Statement of the Royal Government of
Bhutan after the second day of military operations against terrorists
active in India's Northeast, December 16, 2003
end of the second day of military operations against Indian terrorist
groups on December 16, 2003, the Royal Government of Bhutan issued
the following statement:
The security forces
of Bhutan are continuing with their exercise to flush out the three
armed Indian separatist groups from their 30 well fortified camps. This
began yesterday at 9 am along the entire southern region comprising
four districts. The total number of armed militants who are extremely
well armed is in excess of 3,000. Located on strategic heights in rugged
jungle terrain, the camps are usually guarded by a series of outposts
and land mines. Besides the armed women cadres there are only wives
and children of the leaders and senior cadres in the camps.
According to the latest reports, Bhutanese troops continue to be engaged
in the efforts to flush out the militants from our soil after dislodging
them from their camps which include the ULFA Central Headquarters at
Phukaptong and their General Headquarters in Merengphu in Samdrup Jongkhar
district, the main NDFB camp in Tikri, also under Samdrup Jongkhar,
the NDFB camp in Nganglam sub-district and the KLO camps in Samtse district.
Although both sides have suffered casualties, the total number of deaths
and injured are not known at present.
The Indian army continues to cordon off the border and conduct complementary
exercises along the Indo-Bhutan border both in Assam and West Bengal.
They have also been very helpful in air lifting our wounded by helicopter.
As a result the wounded are receiving immediate treatment.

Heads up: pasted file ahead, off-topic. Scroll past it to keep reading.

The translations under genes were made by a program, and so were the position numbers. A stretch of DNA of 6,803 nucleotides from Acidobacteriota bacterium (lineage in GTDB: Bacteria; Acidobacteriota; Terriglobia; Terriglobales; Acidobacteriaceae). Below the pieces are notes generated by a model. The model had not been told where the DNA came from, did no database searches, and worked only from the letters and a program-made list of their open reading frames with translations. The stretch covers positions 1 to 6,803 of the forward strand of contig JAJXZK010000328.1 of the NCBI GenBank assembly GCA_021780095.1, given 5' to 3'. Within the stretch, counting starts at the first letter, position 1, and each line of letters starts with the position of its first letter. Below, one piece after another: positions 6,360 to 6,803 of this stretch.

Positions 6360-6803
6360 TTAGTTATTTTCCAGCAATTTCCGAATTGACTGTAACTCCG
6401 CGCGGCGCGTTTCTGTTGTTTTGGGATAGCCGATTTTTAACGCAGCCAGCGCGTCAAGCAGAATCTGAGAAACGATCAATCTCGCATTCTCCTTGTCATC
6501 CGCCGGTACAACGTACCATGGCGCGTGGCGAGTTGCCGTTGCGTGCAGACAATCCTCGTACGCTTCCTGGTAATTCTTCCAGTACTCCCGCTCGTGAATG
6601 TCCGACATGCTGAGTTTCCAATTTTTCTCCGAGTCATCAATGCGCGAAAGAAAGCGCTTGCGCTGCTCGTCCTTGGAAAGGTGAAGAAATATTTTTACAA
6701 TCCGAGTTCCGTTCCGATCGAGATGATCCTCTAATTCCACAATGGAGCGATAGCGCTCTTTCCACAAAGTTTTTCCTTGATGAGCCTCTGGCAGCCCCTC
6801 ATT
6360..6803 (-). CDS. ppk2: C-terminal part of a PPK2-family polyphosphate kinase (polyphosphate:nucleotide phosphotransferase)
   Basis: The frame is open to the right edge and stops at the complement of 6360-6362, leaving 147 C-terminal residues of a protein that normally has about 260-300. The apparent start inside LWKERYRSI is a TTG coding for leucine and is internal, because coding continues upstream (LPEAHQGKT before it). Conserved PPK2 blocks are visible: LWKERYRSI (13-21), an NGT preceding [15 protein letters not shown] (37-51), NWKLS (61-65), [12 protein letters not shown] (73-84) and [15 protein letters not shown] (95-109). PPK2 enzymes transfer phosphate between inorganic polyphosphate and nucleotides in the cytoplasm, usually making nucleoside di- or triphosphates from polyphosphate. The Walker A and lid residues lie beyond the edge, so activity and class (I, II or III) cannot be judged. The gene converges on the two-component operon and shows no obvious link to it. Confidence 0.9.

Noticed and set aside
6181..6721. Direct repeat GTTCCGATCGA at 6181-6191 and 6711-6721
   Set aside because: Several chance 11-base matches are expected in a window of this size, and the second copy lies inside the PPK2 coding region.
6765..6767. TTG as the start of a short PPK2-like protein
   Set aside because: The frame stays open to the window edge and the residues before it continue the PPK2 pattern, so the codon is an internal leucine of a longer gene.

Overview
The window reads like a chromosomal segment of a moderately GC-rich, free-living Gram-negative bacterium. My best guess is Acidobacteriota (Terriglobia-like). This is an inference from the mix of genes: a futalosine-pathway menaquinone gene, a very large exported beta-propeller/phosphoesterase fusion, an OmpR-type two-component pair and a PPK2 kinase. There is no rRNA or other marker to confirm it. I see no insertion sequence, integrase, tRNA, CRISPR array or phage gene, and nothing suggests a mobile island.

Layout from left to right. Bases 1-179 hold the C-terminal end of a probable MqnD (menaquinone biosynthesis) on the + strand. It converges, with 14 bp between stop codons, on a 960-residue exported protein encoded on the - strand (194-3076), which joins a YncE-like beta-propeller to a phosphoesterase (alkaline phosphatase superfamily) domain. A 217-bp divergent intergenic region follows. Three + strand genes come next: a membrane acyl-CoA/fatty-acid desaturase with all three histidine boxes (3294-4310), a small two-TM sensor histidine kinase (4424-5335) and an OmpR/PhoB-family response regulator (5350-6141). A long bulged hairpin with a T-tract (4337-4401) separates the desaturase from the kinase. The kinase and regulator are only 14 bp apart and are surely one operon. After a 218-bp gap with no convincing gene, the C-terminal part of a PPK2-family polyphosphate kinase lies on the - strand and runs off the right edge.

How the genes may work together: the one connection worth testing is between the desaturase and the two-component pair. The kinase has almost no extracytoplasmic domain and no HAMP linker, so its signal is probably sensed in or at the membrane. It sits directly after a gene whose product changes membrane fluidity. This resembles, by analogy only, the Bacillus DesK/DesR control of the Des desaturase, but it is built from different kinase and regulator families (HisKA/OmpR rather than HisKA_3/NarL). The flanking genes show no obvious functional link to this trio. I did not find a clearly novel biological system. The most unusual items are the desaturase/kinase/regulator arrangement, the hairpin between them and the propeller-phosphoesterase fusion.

The royal government is maintaining close contact and consultations
with the government of India in removing the three Indian insurgent
groups from Bhutan.
The royal government remains confident that the security forces of Bhutan
will discharge their responsibility of flushing the militants from Bhutanese
soil which they have forcibly occupied for over 12 years.
The royal government deeply regrets that the long and arduous process
undertaken by it to find a peaceful solution leading to their peaceful
departure from the country did not yield any fruit even after six years
of negotiations which were always initiated by the royal government.
It is particularly regrettable that the militants never took any of
the negotiations seriously. While the Bhutanese side was always represented
by the Home Minister, and lastly even by the Prime Minister, their side
was usually represented only by middle level representatives who could
not take any decisions.
When all efforts at a peaceful solution failed, the royal government
in the hope of avoiding blood shed, gave the militants 48-hour of notice
through the national newspaper, Kuensel. This too was not heeded by
any of the groups. It was, therefore, upon having exhausted all options
and every effort to find a peaceful solution that the current action